blog70

This was a really useful foundation to build upon, and the longer I did it, the more people I met in this voluntary world. They let me know about other interesting things that were happening in the region. I got invited to courses and events because I was a volunteer. Eventually I wasn’t doing things because I’d been told I should, I was developing interests in specific areas and curiosities about others I hadn’t tried yet.

If you do it right volunteering gives you transferrable skills, exposes you to new subjects and opportunities, and introduces you to nice, interesting people who can and are happy to help you. The idea of turning up somewhere on your own and meeting a load of new people might seem nerve racking at first and it’s true you may find yourself wondering what on earth you’re doing on a tram at 7am on a Sunday on your way to meet someone who’s offered you a lift to a site. It is never that bad. That anxiety always disappears as soon as you arrive and there have been so many days where I thought how glad I was I hadn’t sacked it off! After a while you get quite good at meeting new people. This is a more valuable skill than you might at first realise.

Notice hat and gloves match. #StyleIcon #bat #hibernation survey #NorthWales

  1. Buddy up

You are more likely to do stuff if you’ve arranged to do it with someone else. My partners in crime, pictured below, for the past few years have been Tom who I met on my degree and Fleur who I met at Summerseat Nature Reserve. The three of us attend courses and conservation groups together, or just meet up to practice ID’ing stuff. It’s a difficult thing to dissect but directly or indirectly I think we’ve all probably benefited professionally just by being a bit of an informal team in this way, and we are all now professional ecologists.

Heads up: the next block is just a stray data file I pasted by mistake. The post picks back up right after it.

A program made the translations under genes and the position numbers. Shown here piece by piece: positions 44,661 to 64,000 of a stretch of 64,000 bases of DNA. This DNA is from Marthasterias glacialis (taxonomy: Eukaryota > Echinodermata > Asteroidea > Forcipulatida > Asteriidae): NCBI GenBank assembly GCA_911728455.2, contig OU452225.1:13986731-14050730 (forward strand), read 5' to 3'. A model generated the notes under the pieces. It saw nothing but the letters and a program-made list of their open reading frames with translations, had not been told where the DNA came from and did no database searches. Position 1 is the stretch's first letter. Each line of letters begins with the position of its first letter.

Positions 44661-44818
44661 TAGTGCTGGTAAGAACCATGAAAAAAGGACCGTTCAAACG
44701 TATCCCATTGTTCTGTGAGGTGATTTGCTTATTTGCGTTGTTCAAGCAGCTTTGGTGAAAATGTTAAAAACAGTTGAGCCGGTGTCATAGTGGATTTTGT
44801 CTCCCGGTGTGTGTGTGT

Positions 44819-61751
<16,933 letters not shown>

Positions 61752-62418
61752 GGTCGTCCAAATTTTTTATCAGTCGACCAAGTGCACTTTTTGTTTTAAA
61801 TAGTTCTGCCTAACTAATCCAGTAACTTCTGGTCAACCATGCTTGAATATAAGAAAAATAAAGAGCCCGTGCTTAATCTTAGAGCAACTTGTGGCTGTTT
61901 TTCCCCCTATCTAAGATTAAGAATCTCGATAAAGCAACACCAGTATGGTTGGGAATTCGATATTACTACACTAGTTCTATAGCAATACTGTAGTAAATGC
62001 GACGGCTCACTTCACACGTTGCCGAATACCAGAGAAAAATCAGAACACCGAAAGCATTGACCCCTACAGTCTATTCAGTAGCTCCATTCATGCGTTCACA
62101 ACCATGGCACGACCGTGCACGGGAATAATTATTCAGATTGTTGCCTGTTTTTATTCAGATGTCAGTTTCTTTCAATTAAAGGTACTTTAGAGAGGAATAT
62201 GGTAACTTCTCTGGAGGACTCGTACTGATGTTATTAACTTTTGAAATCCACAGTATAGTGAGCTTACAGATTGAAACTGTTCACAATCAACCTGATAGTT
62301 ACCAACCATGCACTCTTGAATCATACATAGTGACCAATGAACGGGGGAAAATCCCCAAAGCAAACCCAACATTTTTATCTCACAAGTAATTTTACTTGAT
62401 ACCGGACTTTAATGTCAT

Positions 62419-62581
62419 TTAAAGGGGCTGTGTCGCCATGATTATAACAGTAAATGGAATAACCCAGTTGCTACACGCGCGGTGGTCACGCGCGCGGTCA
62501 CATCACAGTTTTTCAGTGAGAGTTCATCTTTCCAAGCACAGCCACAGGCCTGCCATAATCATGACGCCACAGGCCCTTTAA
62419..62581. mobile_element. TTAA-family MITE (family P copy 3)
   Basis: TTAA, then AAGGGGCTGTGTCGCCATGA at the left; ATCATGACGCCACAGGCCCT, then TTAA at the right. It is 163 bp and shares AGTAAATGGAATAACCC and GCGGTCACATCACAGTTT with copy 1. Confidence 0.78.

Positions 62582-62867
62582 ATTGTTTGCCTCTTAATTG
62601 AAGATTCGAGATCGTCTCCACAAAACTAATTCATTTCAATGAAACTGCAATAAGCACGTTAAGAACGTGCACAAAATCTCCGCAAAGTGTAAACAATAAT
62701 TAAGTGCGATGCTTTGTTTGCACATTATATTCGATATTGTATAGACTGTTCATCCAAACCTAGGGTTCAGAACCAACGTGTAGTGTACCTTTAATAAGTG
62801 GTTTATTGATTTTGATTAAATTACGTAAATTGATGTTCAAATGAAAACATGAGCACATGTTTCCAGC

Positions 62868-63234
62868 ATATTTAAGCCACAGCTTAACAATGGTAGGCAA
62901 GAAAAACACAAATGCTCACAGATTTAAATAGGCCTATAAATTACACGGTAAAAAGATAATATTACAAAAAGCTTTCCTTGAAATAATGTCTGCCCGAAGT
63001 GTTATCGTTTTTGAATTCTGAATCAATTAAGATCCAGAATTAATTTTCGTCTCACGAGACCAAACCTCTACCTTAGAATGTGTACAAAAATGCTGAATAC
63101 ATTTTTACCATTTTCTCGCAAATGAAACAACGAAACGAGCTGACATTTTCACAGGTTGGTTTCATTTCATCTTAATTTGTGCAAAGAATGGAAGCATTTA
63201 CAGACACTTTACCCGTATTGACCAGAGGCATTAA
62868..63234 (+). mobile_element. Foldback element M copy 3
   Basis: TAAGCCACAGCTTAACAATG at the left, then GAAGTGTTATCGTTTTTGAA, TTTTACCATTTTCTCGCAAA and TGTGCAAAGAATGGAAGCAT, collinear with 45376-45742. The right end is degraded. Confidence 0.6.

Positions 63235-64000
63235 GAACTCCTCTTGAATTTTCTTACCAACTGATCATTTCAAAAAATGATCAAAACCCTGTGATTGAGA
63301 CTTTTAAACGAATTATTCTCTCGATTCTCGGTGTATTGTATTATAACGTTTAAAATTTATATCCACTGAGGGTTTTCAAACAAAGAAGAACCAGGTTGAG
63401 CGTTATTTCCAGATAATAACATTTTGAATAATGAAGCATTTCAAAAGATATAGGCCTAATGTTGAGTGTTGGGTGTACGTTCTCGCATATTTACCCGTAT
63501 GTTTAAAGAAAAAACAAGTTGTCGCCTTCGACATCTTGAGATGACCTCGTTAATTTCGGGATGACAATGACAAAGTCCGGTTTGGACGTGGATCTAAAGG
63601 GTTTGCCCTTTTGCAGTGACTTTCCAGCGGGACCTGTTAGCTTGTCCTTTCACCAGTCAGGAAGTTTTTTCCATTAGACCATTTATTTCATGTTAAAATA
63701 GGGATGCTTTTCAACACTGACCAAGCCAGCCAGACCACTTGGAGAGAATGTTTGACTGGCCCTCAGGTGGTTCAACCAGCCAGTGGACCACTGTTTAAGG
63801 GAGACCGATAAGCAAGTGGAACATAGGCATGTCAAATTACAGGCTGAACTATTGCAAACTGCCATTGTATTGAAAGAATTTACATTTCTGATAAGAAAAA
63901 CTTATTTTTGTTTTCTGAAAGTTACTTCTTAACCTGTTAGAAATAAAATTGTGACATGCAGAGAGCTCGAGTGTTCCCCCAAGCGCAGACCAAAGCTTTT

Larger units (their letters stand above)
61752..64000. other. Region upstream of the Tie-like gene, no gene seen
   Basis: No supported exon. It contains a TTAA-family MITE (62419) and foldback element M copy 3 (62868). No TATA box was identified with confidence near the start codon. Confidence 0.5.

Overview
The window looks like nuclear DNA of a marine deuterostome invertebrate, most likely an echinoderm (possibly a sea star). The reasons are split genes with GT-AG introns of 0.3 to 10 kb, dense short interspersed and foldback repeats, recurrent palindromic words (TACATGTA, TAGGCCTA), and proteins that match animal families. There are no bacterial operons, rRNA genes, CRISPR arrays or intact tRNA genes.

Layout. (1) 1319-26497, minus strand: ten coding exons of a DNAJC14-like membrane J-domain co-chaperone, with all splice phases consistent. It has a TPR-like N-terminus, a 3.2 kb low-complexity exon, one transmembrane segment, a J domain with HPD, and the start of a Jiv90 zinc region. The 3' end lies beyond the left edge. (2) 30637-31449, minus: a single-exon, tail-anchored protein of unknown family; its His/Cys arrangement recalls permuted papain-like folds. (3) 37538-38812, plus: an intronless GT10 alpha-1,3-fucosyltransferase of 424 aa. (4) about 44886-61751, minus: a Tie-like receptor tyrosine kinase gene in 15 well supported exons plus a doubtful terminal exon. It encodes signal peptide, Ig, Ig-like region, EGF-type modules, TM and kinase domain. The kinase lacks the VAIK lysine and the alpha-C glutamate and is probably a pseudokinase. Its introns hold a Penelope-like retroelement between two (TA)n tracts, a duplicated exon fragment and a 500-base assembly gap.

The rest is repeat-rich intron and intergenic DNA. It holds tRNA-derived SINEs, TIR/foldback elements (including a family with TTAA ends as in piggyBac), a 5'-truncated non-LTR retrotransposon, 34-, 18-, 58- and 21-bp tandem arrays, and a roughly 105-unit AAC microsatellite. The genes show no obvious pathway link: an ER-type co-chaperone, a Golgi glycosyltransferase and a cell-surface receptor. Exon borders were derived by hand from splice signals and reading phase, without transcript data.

Moorhen carcus & Tom          Fleur and her new friend

  1. Seek advice 

Pick as many brains as you can. It’s a long, hard process getting the job you want but it’s pretty easy to persuade someone to have a chat with you and ask their advice on what you can do to make getting  the job you want more likely.  Most of the smart decisions I have made which have made me more employable have been me acting on someone’s advice.

  1. Act on it